Where did they come from?

The top referring sites in 2010 were,,,, and

Some visitors came searching, mostly for shan army burmese, con trau, “collective consciousness of civil society”, 2 con trau, and +”jeffrey race” +”bangkok post”.

Attractions in 2010

These are the posts and pages that got the most views in 2010.


Pawn Shop Hotel, or How I Neatly Avoided Working in a Burmese Kitchen July 2010


Beyond Chinglish May 2010


Civil Society and State Policy in Southeast Asian Countries: Examples of Authoritarian Control and Civil Society’s Responses August 2010


A Trip to North Thailand – Shan Burma Border September 2010
1 comment


Culture of Corruption, Part 1 May 2010

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Merry Christmas! (in Viet Nam Fashion)

A typical scene during Christmas in Ha Noi, the capital of Viet Nam

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Wikileaks, Lady Gaga, and Kim Jong Il

Wikileaks founder Julian Assange


Brookline, MA

The past week has seen much speculation about the significance of Wikileaks’ 250,000 leaked diplomatic cables, most of which are still to come. When Private Bradley Manning shared the secret of his “Lady Gaga” CDRW with a hacker that turned him in to the government, he may have agreed with Wikileaks founder Julian Assange on the need for government transparency at any cost. But “at what cost?” has been the damning counter-argument to Wikileaks’ mission by Americans who accuse Assange of endangering US foreign service officers, the armed forces, and the larger mission of US foreign policy, which operates on the assumption of protected secrecy.

Yet, Wikileaks does not represent the watershed revelations that the Pentagon Papers of 1971 did, as some have alleged. When senior state official Daniel Ellsberg’s release of files proving the Nixon administration’s early doubts about the Vietnam War showed on the front page of the New York Times, those secrets reflected deep flaws on the part of US policy makers and deeper fault lines between the public perception of the war and the views of powerful politicians.

Neither does Wikileaks signal the end of government secrecy, or the end of transparency and information sharing, on the opposite end of the spectrum, for that matter. While this diluvian leak may have exposed some embarrassing high level chit-chat and inner State Department thinking, the material and subject matter are not that bad. In fact, they show an adept US foreign service corps and rather sophisticated strategy on the part of those diplomats.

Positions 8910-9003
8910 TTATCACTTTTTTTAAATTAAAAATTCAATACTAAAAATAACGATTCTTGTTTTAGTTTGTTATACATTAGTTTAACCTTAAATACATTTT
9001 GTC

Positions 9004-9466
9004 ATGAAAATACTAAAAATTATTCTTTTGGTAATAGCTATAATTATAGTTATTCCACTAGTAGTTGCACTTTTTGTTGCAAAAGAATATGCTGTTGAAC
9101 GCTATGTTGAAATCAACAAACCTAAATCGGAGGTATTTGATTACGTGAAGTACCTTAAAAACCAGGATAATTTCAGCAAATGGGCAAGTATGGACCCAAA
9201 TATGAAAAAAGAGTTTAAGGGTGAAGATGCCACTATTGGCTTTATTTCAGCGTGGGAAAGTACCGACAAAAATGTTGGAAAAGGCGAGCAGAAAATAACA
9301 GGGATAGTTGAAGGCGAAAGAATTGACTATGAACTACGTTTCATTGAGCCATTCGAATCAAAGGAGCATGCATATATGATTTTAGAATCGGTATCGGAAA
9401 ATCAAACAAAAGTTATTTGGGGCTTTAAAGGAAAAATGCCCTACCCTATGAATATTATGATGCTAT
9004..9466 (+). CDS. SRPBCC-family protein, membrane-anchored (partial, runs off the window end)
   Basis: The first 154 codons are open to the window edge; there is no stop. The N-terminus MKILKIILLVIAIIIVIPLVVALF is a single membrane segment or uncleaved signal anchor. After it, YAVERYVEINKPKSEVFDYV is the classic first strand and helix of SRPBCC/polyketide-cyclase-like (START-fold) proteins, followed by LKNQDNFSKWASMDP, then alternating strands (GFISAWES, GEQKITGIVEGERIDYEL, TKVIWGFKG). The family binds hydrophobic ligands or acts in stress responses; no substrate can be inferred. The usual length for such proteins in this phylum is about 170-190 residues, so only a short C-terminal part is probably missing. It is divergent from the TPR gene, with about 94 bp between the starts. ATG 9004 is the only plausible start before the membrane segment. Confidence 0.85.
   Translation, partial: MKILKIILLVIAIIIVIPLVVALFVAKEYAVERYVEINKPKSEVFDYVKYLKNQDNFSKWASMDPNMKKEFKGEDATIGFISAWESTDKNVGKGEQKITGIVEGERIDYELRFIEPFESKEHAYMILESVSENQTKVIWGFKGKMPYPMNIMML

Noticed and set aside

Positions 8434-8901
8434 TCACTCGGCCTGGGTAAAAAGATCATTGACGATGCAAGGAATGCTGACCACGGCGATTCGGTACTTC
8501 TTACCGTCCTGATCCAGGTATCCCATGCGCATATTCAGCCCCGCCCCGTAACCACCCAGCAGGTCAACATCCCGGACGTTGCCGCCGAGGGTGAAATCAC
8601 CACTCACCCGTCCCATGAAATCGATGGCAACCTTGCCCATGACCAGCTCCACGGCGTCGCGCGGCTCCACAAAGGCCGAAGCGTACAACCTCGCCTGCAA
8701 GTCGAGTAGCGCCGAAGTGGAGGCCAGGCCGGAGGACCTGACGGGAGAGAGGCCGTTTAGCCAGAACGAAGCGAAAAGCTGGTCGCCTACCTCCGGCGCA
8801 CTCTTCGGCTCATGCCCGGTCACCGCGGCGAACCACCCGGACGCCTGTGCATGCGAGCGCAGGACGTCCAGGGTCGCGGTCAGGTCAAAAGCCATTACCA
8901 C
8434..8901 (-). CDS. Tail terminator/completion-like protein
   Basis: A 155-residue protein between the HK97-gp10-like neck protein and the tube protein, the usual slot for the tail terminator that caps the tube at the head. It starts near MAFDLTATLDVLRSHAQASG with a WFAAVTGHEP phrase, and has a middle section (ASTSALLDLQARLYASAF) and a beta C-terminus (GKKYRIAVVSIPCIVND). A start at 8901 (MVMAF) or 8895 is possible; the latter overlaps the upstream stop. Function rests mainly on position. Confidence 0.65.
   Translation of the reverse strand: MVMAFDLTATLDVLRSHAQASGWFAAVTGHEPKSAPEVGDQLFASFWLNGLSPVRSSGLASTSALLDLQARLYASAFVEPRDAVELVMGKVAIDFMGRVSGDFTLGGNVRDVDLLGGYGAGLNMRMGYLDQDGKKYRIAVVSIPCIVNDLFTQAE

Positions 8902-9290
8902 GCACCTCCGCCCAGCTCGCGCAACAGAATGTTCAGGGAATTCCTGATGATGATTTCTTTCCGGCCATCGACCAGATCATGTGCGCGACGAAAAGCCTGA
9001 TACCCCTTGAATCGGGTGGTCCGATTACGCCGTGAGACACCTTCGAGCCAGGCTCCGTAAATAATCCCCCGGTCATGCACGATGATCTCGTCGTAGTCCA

“First, there is little deception,” says Fareed Zakaria.¹  “The WikiLeaks documents…show Washington pursuing privately pretty much the policies it has articulated publicly…And often this foreign policy is concerned with broader regional security, not narrow American interests.” While the US needs secrecy to operate and negotiate successfully, the information leaked is neither incriminating nor jeopardizing the security of our foreign officers.

“If we’re looking for bad government policies,” adds Zakaria, “perhaps the place to look is not in the cables but in the new data-sharing craze. The leaks are, in some ways, an unintended consequence of Washington finally getting its information act together.” So was this the inevitable result of new information sharing technology and database coordination? Probably not: the US has designated 75% more files secret since 1996, while the number of files produced has grown exponentially.²  Furthermore, the Obama administration has significantly expanded the number of foreign service officers and embassy personnel, while granting more government employees in the field access to classified documents. The problem is one of labeling and numbers.

After the Pentagon Papers exposed Nixon and Kissinger’s criminal actions hiding the truth of US intervention in Vietnam, Supreme Court Justice Potter Stewart prophetically said, “When everything is classified, then nothing in classified.”³  Meaning, the sanctity of what is and isn’t “classified” has lost any connection with reality. Nowadays, just about everything is labeled secret, from details of a wedding in Dagestan to murmurs of Burma’s Senior General Than Shwe pondering a purchase of Manchester United.

The State Department has made some progress in assembling information into a linked database that is now accessible to the CIA, FBI, and Defense Department, which formerly blocked communication avenues between those agencies. The new system seems to have a few glitches, but there’s no reason why a field soldier like Private Manning in Iraq should be privy to what China says about North Korea behind closed doors (that Beijing is losing patience with ailing ruler Kim Jong Il’s regime is promising news, by the way). Zakaria again:

If Private Bradley Manning had not gone to WikiLeaks, he would have found some other outlet to disseminate the data. Our anger at WikiLeaks should not obscure the fact that it is Washington’s absurd data-sharing policy that made this possible. That’s the scandal here that needs fixing.

Perhaps it is Julian Assange, ironically, who can best see the real significance of the leaked cables in the midst of the media frenzy surrounding his capture: “The media scrutiny and the reaction from government are so tremendous that it actually eclipses our ability to understand it.” And that’s more important to understand than trumped up rape charges over Assange’s head from Sweden. Let’s take a serious look at this rare glimpse into US foreign policy and the international relations between regional powers like the Middle East and rogue states like Iran.

¹ Fareed Zakaria, “It’s Not So Bad,” in Time, December 13, 2010.

² Massimo Calabresi, “The War on Secrecy,” in , December 13, 2010.

³ Ibid.